The Most Biblical Show on Television

America is abuzz over an episode of the ABC Thursday night show, Scandal.

Most of you are likely not viewers of Scandal and this post isn’t a recommendation for the show. It’s not something most of you would enjoy watching. Scandal revolves around the life of Olivia Pope, a modern writers’ depiction of a fairy tale princess. She’s strong, skilled, independent, wealthy, fashionable, smart, politically savvy, and in love with the President of the United States, the ultimate prince charming. He, of course, is married, but that doesn’t stop their adulterous relationship from being the centerpiece romance of the series.

When I was downed by illness last fall, I binge-watched Scandal and was fascinated that it clearly portrays the ugliness of sin and yet has drawn a wide audience. (**This post is not an encouragement to watch this show.) I’m sure the writers had no intention of writing a biblical drama but that is exactly what they’ve done. There is more biblical truth in this show than is usually allowed on network television. It portrays the relentless allure of evil. The seduction of power. The addicting nature of violence. The hypocrisy of all humans, not just the religious ones. And the soul-less lives resulting from greed and the worship of self.

Olivia and Fitz aren’t ever rewarded for their adultery by anything more than a moment’s fleeting pleasure. Their selfish choice to pursue it despite his marriage and her relationship with another man results in chaos, deception, destruction, and even the murder of Fitz’s son (and now their unborn child). This season, Fitz finally divorced his wife and moved Olivia into the White House. It only took a few brief episodes for them both to decide, “Oh, I guess I didn’t really want all of you. What really worked for me was just the affair.”

Olivia chooses, alone, to end the life of their child, depicted to the strains of “Silent Night” and her evil father’s voice talking about his view of family. “Family is a burden, a pressure point, soft tissue, an illness, an antidote to greatness. You think you’re better off with people who rely on you, depend on you but you’re wrong because you will inevitably end up needing them, which makes you weak, pliable. Family doesn’t complete you, it destroys you.”

In the Darwinian world we’re creating, in these days of Noah, we’re at least becoming clear about our choices. Only the strong survive and to be strong, the writers of this show say, we must not only be willing to be alone, we must value aloneness, self, above all else. If we worship at the altar of “what I want right now,” we’re guaranteed to be the toughest souls in the room.

Jesus spoke of this in Revelation 3:17 “For you say, I am rich, I have prospered, and I need nothing, not realizing that you are wretched, pitiable, poor, blind, and naked.The characters on this show play anti-biblical choices out to their inevitable conclusion and then embrace their delusion, calling it freedom and strength when really it’s death.

In the world of Scandal, Christians are shrill, hypocritical, weak-minded, a sham. They don’t resemble the Christians I know but they’re not supposed to do that. They’re “boogie man” believers portrayed this way to frighten people off from the truth.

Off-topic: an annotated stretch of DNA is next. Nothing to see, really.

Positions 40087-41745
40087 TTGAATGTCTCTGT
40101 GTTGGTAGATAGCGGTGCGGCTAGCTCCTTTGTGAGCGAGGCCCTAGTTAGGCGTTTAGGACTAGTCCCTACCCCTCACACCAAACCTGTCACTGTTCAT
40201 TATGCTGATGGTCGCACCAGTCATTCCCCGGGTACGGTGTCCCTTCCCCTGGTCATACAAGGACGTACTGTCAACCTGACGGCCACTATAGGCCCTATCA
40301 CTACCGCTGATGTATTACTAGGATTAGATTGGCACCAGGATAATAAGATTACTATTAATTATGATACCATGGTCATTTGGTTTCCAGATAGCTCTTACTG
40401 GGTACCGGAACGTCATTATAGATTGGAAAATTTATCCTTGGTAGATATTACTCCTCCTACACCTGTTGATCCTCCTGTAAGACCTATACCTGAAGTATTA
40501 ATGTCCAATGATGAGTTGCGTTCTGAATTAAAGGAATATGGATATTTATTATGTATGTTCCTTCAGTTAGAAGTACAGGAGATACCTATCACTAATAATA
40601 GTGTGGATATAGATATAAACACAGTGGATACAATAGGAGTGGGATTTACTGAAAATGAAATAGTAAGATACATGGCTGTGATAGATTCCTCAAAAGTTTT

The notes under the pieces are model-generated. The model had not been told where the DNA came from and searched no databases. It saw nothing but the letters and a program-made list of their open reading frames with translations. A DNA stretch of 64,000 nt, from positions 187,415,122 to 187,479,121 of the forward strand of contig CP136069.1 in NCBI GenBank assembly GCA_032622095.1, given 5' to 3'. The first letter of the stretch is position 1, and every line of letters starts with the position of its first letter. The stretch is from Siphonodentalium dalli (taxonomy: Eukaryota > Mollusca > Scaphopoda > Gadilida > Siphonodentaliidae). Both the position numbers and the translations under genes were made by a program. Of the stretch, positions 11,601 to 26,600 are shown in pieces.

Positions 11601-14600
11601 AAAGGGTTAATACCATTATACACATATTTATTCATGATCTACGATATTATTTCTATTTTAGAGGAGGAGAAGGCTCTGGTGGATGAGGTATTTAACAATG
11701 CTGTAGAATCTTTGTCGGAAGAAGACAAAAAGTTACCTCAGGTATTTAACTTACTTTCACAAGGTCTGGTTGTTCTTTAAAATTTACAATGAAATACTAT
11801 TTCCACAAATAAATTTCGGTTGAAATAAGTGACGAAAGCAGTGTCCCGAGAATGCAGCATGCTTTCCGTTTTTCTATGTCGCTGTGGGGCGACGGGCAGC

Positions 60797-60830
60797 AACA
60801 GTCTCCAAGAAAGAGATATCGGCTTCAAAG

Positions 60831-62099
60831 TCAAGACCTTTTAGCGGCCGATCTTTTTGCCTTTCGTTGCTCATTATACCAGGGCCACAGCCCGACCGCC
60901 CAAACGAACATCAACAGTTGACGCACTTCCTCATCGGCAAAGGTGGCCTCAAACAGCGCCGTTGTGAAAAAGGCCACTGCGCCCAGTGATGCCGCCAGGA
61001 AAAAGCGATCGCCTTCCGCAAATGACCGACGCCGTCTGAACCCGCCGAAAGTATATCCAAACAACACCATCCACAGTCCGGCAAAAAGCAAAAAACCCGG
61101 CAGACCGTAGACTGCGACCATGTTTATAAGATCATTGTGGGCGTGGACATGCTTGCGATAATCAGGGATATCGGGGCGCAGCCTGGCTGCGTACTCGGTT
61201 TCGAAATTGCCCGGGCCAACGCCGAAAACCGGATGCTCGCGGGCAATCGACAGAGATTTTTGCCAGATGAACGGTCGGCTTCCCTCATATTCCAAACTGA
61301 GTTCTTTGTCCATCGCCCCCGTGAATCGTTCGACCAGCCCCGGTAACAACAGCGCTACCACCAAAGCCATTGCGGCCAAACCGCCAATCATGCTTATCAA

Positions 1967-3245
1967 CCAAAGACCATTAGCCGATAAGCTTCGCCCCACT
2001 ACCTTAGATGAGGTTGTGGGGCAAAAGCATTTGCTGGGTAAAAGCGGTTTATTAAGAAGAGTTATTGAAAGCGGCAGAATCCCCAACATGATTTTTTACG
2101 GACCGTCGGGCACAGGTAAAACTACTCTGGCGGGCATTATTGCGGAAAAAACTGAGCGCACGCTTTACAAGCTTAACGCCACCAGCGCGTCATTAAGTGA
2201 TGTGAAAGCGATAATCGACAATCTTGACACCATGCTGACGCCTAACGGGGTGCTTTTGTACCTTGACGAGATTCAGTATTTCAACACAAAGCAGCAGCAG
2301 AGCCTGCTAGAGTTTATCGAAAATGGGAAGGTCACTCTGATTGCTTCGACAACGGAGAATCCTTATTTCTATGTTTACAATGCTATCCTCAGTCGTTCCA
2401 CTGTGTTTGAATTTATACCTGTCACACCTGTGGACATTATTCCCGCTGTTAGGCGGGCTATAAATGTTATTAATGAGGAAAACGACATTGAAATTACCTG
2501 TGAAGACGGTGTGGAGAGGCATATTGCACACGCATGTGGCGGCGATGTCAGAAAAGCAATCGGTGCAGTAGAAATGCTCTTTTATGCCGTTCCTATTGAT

The truth is that Olivia Pope is a fairy tale princess for the times of Noah. It’s fitting that her job is “a fixer.” She spins stories when high-powered, wealthy people are in trouble in order to help them escape the consequences of their bad choices. Sometimes she tells the truth but only when it serves her purposes. She is artful at her craft, beautiful and alluring, but ultimately she gives birth to death. Olivia Pope embodies the wide road that leads to destruction.

The truth is that Olivia isn’t strong enough to choose true love. She doesn’t have it within her to embrace vulnerability and full-relationship. Every cookie-baking housewife on earth is stronger than Olivia Pope because they have chosen the true test of strength – loving another enough to be willing to open one’s heart to them. To sacrifice and be sacrificed for. To remain faithful through the boring hard times as well as the hot romantic ones. To be vulnerable. To face illness, loss, and failure with the same commitment as prosperity, attraction, and triumph. To be willing to look boring to the deceived world in order to know the adventure of truly loving one other, and one’s children, for a lifetime.

Paul says in 2 Corinthians 12:10 “For the sake of Christ, then, I am content with weaknesses, insults, hardships, persecutions, and calamities. For when I am weak, then I am strong.This is no fairy tale faith. This is truth lived out in full measure in a fallen world until He comes.

Scandal is unintentionally a biblical show because it truly portrays the sad destruction of a life devoted to self. I don’t recommend it for viewing but I also don’t recommend being afraid of it. God’s truth is so powerful that even when people reject it, they find themselves testifying to it.

This show isn’t actually scandalous. The true scandal of our times is God’s willingness to extend grace through His Only Son.

Get in on the conversation

Your email address will not be published.

This site uses Akismet to reduce spam. Learn how your comment data is processed.


    The Conversation

  1. Cherrilynn says:

    I love this Lori. I have watched Scandal. Very dark, just like the world we live in. “Every cookie-baking housewife on earth is stronger than Olivia Pope” thank you for encouraging real love an commitment. I wonder what would happen if they had a steadfast Jesus follower, speaker of the truth, as a character. That would truly be a Scandal. I would record that show.

  2. Carla says:

    You nailed it again, Lori. I love the way Abba speaks to us, even through evil.